Male Infertility Treatment – Current Options

by Cheryl Powers

Male infertility treatment is usually a response to male fertility tests that return with low sperm counts. It’s sometimes not fully realized that over half of situations where a couple cannot conceive are related to male infertility rather than female infertility. If a couple cannot have a child despite their best efforts over a long period of time, it could be time to visit the fertility clinic and figure out what’s really going on “down there”. Typically, a fresh sample of sperm will be needed for the doctors to examine and determine sperm count, and whether or not any corrective measures are needed. If action must be taken, there are fortunately a number of advances in fertility treatment science to allow even couples who previously thought they could not conceive to have options available.

Male Infertility Treatment

Male fertility tests will usually determine whether infertility is caused by a physical blockage that is dropping sperm count, a permanent sperm shortage, or whether infertility is even occurring at all. Sometimes, an obstruction within the testicles may be blocking the “plumbing”, and often this is related to an injury—sometimes incurred during sports. Usually, a simple surgical procedure will clear up the obstruction and allow normal sperm count to return. Other male infertility treatment options include scenarios where there is a permanent low sperm shortage.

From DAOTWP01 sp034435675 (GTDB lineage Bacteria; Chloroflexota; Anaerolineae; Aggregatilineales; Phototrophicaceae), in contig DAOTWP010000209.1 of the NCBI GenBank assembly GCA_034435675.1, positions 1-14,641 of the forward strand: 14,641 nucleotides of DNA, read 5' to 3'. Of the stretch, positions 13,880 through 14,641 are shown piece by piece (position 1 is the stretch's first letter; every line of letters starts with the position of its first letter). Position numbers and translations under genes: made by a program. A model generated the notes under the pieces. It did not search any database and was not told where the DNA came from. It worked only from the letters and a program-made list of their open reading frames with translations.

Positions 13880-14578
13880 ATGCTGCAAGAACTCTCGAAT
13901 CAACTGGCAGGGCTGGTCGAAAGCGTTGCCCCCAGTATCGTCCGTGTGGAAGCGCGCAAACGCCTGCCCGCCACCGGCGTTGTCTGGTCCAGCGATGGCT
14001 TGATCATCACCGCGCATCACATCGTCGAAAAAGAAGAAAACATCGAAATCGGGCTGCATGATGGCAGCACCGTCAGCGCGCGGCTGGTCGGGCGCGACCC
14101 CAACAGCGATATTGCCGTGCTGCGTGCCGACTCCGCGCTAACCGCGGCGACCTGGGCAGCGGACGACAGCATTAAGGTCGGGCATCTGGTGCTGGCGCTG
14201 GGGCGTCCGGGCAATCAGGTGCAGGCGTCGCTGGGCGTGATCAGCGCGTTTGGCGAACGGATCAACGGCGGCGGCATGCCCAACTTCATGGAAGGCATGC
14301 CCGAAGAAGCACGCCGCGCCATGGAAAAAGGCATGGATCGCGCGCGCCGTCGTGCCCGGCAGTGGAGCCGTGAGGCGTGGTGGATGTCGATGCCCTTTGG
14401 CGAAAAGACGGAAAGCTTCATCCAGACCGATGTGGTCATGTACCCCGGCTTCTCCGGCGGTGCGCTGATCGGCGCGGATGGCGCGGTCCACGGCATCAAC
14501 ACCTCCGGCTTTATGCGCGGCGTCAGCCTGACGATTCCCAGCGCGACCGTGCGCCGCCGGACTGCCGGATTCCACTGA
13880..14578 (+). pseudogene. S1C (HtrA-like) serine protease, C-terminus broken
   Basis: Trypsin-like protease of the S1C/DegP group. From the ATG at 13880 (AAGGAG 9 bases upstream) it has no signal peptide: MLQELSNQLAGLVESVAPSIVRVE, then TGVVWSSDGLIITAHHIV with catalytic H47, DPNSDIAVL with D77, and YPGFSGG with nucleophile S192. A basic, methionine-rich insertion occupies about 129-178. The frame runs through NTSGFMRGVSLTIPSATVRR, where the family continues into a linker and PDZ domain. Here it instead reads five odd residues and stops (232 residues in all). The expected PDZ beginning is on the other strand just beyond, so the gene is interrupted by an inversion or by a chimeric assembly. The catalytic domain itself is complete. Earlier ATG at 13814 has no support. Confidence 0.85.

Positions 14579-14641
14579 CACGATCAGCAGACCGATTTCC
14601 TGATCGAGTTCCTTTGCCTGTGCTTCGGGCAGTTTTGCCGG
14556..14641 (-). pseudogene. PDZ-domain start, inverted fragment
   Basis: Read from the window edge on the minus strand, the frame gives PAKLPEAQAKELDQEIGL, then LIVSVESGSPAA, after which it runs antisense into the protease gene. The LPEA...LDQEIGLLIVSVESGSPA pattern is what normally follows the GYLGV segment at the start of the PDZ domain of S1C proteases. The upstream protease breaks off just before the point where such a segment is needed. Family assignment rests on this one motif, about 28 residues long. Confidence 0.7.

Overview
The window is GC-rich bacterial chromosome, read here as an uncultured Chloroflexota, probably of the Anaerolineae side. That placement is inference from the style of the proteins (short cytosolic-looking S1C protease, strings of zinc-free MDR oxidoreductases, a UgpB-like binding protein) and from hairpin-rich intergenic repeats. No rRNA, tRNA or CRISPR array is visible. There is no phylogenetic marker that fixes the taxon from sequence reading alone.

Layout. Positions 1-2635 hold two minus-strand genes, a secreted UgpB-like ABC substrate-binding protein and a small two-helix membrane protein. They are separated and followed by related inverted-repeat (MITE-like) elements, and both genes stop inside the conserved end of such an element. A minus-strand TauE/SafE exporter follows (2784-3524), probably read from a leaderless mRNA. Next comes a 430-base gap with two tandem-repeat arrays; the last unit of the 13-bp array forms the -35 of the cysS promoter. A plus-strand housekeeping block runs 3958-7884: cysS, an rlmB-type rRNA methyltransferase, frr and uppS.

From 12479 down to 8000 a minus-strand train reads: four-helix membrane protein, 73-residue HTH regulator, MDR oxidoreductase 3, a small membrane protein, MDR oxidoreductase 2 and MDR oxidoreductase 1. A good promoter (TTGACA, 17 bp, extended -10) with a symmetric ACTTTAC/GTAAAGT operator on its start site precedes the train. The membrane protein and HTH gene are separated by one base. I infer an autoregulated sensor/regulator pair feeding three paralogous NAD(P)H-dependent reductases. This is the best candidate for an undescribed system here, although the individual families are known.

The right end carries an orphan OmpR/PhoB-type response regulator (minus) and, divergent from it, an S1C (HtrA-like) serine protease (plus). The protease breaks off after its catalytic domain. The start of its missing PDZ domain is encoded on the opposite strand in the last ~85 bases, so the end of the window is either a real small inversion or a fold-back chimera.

Some of these options for male infertility treatment which are decided after male fertility tests include Intrauterine insemination which is the implantation of live sperm directly into the uterus, as well as In-vitro fertilization where fertilized eggs are produced, usually in a test-tube, and then implanted into the uterus, often simultaneous to the woman taking drugs to increase egg production. There is also intracytoplasmic sperm injection where a specialized needle is used to implant a sperm directly into the woman’s egg. These hi-tech resources may be somewhat expensive, but they provide options even in cases where baring a child would otherwise seem impossible.

Another factor to consider in order to maintain good sperm count is dietary habits and medical practices. There’s evidence that patients with low T (low testosterone) who take hormonal supplements may negatively affect their sperm count. In addition, poor dietary habits, including smoking, may over the course of time negatively affect your sperm, as well. During your male fertility tests, consult with your doctor about other options to increase sperm count and natural male infertility treatment options and lifestyle changes. The idea of not being able to conceive children can be difficult for many men to accept, but fortunately this is one area of medicine that is continually advancing.